Temple of Kom Ombo

Beautifully decorated ceiling at the Hypostyle Halls at the Temple of Kom Ombo / What to See at the Temple of Kom Ombo

Guide to Visiting Kom Ombo

There are beautiful reliefs throughout the Hypostyle Halls.

Check out the depiction of Horus and Thoth pouring consecration water over Ptolemy XII.

Temple of Kom Ombo

Reliefs inside the Hypostyle Halls / What to See at the Temple of Kom Ombo

Temple of Kom Ombo

Reliefs inside the Hypostyle Halls / What to See at the Temple of Kom Ombo

NUMBER 3

The Antechambers and the Sanctuary

After you pass through the two Hypostyle Halls, you will enter a series of three Antechambers. They will eventually lead you to the two inner Sanctuaries.

On the left is the sanctuary dedicated to Haroeris, while on the right is the sanctuary for Sobek.

The sanctuaries are surrounded by ten smaller cult chapels.

My guide told me that situated below the inner part of the temple are a number of rooms. He said that some of them have three levels. There are a number of hidden passages as well.

Temple of Kom Ombo

Antechambers at the Temple of Kom Ombo / What to See at the Temple of Kom Ombo

Guide to Visiting Kom Ombo

NUMBER 4

The Relief of the Ancient Egyptian Calendar

On the inner section of the outer enclosure wall, you will find the relief of the ancient Egyptian calendar.

It represents a yearly schedule of events specifically related to the Temple of Kom Ombo.

The calendar acted as an agenda for priests and priestesses at the temple. It helped to schedule and organize the services and rituals.

The relief is divided into three panels. And, it should be read from right to left. So, The first panel describes the date and the month, and the season. The second panel details the type of service presented. And, finally, the third panel, pertains to the local gods.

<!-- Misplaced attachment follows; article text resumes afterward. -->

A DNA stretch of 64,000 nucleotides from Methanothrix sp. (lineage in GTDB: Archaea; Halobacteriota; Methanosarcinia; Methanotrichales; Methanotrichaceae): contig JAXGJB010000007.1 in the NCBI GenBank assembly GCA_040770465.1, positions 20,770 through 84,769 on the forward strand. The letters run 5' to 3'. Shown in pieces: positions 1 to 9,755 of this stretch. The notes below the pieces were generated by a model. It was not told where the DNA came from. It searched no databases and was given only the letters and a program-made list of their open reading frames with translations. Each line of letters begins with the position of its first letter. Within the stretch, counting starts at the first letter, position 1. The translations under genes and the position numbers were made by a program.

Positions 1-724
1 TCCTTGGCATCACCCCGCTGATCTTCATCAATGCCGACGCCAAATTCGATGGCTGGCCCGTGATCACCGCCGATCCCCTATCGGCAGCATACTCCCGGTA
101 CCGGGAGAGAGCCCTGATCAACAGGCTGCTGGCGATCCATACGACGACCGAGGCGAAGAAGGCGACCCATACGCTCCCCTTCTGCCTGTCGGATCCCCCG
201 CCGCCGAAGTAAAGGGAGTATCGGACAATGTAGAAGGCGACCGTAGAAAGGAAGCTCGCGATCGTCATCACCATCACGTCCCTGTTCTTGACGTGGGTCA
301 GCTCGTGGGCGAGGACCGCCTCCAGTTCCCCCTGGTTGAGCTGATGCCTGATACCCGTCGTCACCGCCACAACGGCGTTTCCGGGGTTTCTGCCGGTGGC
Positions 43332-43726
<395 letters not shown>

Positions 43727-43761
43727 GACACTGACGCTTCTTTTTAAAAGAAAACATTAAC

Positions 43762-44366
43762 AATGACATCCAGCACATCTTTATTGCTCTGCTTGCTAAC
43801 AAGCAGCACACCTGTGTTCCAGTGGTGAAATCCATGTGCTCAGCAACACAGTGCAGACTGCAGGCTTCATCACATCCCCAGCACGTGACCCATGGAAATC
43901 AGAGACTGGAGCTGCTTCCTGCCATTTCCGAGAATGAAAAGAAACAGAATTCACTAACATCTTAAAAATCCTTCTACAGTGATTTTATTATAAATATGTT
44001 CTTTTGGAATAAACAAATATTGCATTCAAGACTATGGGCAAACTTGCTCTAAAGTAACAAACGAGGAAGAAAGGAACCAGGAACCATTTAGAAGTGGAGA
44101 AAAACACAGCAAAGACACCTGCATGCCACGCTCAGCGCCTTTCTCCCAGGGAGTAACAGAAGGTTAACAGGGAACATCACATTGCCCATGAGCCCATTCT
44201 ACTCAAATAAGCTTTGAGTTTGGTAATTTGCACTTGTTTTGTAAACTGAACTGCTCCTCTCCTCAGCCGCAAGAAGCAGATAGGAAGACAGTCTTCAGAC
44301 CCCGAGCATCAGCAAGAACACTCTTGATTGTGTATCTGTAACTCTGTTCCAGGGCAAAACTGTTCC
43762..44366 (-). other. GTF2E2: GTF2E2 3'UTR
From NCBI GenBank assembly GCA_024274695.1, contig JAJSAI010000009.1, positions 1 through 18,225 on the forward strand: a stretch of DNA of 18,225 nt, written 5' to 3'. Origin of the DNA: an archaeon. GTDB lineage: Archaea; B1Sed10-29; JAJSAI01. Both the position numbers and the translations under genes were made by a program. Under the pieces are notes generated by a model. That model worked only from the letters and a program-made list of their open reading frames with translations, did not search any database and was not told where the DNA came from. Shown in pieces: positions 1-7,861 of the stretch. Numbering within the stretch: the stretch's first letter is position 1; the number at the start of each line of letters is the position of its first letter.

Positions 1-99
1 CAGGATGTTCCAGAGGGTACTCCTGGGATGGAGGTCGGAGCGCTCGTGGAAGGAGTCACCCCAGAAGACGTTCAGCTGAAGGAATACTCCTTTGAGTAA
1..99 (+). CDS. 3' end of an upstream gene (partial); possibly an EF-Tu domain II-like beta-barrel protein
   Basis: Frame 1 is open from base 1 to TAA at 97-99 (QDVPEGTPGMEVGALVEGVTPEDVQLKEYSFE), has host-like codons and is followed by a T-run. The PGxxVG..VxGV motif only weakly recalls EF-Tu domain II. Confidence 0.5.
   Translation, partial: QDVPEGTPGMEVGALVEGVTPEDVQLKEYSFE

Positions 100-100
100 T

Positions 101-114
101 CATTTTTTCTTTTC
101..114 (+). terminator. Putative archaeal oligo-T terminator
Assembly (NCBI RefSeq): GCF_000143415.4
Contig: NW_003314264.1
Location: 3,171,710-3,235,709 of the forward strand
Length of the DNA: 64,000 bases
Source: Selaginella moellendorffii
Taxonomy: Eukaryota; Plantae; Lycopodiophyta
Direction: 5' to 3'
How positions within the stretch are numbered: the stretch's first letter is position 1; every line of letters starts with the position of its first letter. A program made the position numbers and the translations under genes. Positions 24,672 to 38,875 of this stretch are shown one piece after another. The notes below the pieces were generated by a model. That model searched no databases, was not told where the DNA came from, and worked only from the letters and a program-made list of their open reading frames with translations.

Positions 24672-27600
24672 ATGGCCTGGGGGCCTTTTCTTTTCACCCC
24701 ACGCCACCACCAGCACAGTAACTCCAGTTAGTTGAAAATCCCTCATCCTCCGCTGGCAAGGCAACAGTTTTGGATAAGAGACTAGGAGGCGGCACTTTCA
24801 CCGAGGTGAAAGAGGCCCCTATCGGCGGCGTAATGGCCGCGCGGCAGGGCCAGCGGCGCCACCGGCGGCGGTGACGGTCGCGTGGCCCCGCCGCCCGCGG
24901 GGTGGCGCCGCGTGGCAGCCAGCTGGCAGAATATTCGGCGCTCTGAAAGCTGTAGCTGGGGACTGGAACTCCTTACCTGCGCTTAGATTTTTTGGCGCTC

The ancient Egyptian calendar consisted of:

  • a year, which was divided into 3 seasons: flood, cultivation, and harvesting
  • each season was divided into 4 months
  • each month was divided into 3 weeks
  • each week was divided into 10 days
What to See at the Temple of Kom Ombo

The relief of the ancient Egyptian calendar  / What to See at the Temple of Kom Ombo

Guide to Visiting Kom Ombo

This is really fascinating, and I want to show you how to read the first panel which is the description of days, months, and seasons.

So, to start with:

  • the symbol of the sun disk means a new day
  • next, an inverted U represents the number ten
  • finally, the symbol I represents the number one

If you look at the picture right below, you can see the sun disk, which means that it is a new day. Then, you have two symbols of an inverted U, and, each represents the number ten, so in total, we have the number twenty. Finally, we have eight symbols I and each stands for the number one. So, it totals eight. All in all, we have a new day and it is the twenty-eight of the month. I think this is so cool!

Temple of Kom Ombo

The relief of the ancient Egyptian calendar  / What to See at the Temple of Kom Ombo

Guide to Visiting Kom Ombo

Next section: first of all, we have the sun disk, which as you remember stands for a new day. Then, you can see two inverted U, which is twenty, right? Finally, there is a  new symbol that looks like a sun disk with a dash in the middle. It stands for number nine. So we know, that we have the twenty-ninth of the month. Isn’t this awesome? You are reading hieroglyphs!

Temple Of Kom Ombo

The relief of the ancient Egyptian calendar  / What to See at the Temple of Kom Ombo

Guide to Visiting Kom Ombo

Next section: you see a character like an animal tail which stands for the 30th and the end of the month. As you remember, each month had 30 days.

Temple of Kom Ombo

The relief of the ancient Egyptian calendar  / What to See at the Temple of Kom Ombo

Guide to Visiting Kom Ombo

Next section: the cycle starts again, reporting a new month. It is the 3rd month of the harvesting season (shows open flowers). And, the symbol of the sun disk, which means a new day. And, the symbol I for number one, which is the first day of the third month of the new season.

What to See at the Temple of Kom Ombo

The relief of the ancient Egyptian calendar  / What to See at the Temple of Kom Ombo

Guide to Visiting Kom Ombo

NUMBER 5

Reliefs of Women Sitting on Birthing Chairs